Through My Bifocals

I picked out new glasses this week. The gal who helped me laid 20 pairs on the table. I tried each one on, eliminating those I didn’t like and putting the maybes in another pile. Finally, we whittled my choices down to three. I carefully tried these on again and tried to imagine wearing them for the next two years. What I wanted was a pair that would make me look 10 years younger, 20 pounds thinner, would show off my blue eyes, and match everything in my closet. No wonder the choice was difficult.

What I really wish my glasses would do is help me see more of the good qualities in my husband and fewer of the things I wish he’d change about himself. I want lenses that will make me more observant of the beauty around me instead of the worries in my heart. Lastly, I want them to help me alert to the pain in my friend’s face. When she says she’s okay, I want to see the truth, that she needs to talk about her son and she’s too embarrassed to bring him up yet again because we’ve been praying for him for two years and it seems the situation is getting worse instead of better. Do you suppose my optometrist sells a pair like that?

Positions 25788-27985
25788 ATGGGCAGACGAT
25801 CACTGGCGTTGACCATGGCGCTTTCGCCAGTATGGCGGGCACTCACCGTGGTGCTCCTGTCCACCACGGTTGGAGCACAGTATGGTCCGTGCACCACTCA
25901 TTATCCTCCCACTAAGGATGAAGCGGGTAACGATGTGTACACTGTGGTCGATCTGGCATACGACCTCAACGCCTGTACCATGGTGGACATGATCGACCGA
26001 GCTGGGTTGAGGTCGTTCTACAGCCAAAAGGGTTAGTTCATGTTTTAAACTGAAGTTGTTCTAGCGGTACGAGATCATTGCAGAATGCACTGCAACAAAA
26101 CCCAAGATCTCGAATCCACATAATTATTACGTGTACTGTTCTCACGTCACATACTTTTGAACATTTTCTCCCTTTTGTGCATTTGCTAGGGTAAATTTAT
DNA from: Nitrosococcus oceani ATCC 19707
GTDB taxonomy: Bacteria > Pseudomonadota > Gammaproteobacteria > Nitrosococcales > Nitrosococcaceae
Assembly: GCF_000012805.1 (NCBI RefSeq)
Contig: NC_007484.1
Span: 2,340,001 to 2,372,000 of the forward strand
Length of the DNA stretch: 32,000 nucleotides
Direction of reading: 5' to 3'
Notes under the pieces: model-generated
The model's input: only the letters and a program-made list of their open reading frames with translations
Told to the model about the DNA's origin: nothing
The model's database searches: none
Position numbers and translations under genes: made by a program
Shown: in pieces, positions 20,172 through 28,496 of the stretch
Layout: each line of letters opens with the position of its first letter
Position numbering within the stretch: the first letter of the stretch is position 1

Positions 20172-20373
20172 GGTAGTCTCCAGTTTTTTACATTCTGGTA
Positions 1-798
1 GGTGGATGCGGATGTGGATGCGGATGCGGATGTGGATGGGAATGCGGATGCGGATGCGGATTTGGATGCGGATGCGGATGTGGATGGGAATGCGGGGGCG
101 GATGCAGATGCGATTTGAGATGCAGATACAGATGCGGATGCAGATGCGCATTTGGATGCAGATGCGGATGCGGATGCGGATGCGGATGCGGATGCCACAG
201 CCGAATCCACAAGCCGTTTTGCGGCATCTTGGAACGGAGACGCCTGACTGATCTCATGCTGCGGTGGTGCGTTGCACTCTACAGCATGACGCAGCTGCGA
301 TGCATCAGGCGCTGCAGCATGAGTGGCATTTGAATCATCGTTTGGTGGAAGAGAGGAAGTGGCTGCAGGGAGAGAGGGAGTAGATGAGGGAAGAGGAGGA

“For now we see through a glass, darkly; but then face to face: now I know in part; but then shall I know even as also I am known.” (1 Cr 13:12 KJV)

Become more aware of the world around you by mentally describing what you see as you travel in your car. Include the five senses touch, taste, smells, sounds, and sight. Practice writing these scenes in a journal. Have fun coming up with the names for colors and the sounds a motor or a bird makes as he calls for his mate. Just as a pianist practices at the piano, writers need to practice writing.

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